Everything You Need to Know About This Year’s Best Picture Nominees 


Gus Spence and Graham Hammond


        This dark, psychological, thrilling adventure from director Todd Phillips, also known for The Hangover and War Dogs, is one of the academy award nominees of 2019. Based in the fictional gloomy city of Gotham, a man named Arthur Fleck (Joaquin Phoenix), a former clown and patient of a mental institution, navigates the labyrinth of his mind, turning down deep, disturbing paths, and uncovering strange, haunting secrets of his past. Arthur comes to know Gotham city’s true colors though his discoveries, and decides it is time that Gotham should change, not only for the so-called ‘good’ of the city, but for the good of others just like him.  


 Little Women

            Based on Louisa May Alcott’s historical fiction novel Little Women, which was published in 1868, the film tells the story of the four March sisters during the civil war, ranging in ages from 12-16 in the beginning, and following them until they are adults. The film is a great adventure, ranging from the many accidents of the youngest sister, Amy March, to the very mysterious old man’s mansion down the road from the March’s house, and the shadowed boy, Laurence, who lives inside his grandfather’s house doing schoolwork with his tutor all day and night. The tale is full of unexpected surprises, fun, and a relationship that, by chance, will bring a tear to your eye. The story is an all-around classic, and has a heartwarming core.



         From director Sam Mendes, also known for Skyfall, comes an action packed, daunting adventure that takes you along for the ride. The film is not only based on a true story, but also brings out the reality and tragedy of the great war. The movie was filmed in such a distinct and different way than most, seeming to the viewer to be one, continuous, long cut. From this manner of filming, the audience grows close to the lead roles in the film, two British soldiers. The soldiers are tasked a treacherous and risky mission, traveling across the enemy’s frontlines to save a friendly troop that is about to walk into a deadly trap. Though the maze of German forces and trenches are a lethal opponent, the real enemy on the two soldier’s journey is time. The nominee is truly a stunning adventure, and a high-octane roller coaster of pure intensity and thrill.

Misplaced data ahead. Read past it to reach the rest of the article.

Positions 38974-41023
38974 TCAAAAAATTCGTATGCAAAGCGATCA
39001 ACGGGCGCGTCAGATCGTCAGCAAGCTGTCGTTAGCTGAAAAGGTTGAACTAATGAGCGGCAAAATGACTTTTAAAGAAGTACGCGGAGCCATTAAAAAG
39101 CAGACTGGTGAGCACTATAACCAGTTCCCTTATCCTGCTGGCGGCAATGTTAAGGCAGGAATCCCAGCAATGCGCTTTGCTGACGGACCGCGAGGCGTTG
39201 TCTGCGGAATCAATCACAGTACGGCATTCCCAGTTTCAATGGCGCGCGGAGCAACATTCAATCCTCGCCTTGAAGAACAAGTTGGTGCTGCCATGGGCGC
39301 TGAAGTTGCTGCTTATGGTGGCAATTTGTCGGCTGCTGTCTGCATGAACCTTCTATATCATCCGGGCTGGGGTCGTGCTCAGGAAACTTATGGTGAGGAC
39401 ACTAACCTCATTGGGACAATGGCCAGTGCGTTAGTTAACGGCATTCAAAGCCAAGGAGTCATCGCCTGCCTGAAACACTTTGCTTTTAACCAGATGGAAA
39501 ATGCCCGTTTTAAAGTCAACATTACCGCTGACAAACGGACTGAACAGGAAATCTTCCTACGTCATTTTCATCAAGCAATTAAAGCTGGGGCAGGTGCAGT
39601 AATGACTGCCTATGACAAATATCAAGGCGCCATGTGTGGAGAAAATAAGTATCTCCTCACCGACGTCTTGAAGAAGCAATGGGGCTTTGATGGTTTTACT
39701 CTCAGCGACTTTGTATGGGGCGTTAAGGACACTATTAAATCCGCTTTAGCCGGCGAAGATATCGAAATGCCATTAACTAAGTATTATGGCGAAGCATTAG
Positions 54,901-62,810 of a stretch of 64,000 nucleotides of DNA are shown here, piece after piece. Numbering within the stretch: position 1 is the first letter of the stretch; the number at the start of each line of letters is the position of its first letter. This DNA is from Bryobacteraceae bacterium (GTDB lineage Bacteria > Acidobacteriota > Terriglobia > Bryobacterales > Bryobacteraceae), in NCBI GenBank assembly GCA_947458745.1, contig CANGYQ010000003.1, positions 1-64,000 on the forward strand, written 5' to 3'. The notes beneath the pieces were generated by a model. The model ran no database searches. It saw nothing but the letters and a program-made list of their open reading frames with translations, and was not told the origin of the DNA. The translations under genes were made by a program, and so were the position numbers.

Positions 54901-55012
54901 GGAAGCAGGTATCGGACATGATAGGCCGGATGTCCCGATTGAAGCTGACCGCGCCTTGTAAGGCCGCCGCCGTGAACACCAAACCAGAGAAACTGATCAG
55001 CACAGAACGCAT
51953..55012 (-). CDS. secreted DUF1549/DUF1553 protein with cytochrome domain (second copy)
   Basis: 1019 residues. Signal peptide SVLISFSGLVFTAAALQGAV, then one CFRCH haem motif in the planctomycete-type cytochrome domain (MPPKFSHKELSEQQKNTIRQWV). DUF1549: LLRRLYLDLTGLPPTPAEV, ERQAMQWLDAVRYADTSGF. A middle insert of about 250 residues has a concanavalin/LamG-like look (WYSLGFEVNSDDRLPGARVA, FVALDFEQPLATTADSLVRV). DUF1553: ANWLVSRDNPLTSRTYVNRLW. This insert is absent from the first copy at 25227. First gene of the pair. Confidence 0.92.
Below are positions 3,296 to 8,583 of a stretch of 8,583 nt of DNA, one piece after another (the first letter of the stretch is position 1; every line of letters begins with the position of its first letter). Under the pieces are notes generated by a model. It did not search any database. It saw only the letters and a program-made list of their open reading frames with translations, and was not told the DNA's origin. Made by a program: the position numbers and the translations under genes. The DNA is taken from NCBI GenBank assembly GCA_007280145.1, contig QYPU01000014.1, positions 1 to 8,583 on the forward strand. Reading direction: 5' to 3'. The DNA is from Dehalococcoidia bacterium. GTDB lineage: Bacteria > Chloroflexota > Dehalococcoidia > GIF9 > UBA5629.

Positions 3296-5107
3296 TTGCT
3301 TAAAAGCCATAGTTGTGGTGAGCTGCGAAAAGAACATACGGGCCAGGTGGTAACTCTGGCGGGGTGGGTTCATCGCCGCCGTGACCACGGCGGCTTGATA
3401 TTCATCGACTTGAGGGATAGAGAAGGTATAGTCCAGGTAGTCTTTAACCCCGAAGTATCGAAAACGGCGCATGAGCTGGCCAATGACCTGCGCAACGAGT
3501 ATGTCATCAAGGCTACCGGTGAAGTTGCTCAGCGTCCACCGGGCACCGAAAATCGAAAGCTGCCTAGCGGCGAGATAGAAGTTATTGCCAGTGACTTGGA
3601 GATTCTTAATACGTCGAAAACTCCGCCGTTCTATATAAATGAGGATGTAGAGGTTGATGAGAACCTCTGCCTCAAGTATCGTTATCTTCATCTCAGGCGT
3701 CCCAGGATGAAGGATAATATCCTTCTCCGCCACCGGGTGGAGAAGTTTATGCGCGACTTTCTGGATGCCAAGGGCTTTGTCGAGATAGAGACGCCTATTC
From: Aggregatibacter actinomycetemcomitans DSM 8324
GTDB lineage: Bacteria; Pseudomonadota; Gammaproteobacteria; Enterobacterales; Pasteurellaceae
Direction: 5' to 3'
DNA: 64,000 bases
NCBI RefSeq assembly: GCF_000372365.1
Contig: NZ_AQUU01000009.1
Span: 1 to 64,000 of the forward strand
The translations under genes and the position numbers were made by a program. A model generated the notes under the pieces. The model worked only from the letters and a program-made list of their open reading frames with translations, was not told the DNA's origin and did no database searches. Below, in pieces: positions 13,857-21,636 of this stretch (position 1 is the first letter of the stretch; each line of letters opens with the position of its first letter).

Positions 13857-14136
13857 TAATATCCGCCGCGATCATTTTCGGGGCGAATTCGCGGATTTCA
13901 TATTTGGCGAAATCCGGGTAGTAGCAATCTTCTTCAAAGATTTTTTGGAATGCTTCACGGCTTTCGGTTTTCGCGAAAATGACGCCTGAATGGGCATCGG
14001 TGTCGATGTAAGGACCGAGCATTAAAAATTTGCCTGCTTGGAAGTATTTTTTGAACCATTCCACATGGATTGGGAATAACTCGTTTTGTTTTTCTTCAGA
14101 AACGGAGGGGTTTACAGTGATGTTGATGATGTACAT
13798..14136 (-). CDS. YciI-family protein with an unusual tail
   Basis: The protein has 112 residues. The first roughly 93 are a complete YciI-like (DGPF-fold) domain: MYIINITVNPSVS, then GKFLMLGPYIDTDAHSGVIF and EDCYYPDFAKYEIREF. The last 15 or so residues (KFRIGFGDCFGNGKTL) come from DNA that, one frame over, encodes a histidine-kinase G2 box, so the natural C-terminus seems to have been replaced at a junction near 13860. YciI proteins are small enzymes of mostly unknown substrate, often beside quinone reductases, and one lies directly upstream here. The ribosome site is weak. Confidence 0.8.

The Irishman 

        From Martin Scorsese, known for Gangs of New York, The Wolf of Wall Street, and Good Fellas, comes his new groundbreaking film based on a true story, The Irishman. The movie follows Frank Sheeran, an Irish hitman for the mafia in the 1950s all the way to the 2000s, that puts the ‘tough’ in ‘tough guy’. Frank sails his way through the ocean of crime, and reaches the summit of the food chain, becoming ‘friends’ with political figure Jimmy Hoffa and crime boss Russel Buffalino. With an outstanding cast, including Robert DeNiroAl Pacino, and Joe Pesci, the acting is near unbeatable, as well as the film itself. The Irishman is truly a hit in the film industry, a magnificent tale, and a thrilling and historically accurate work of art.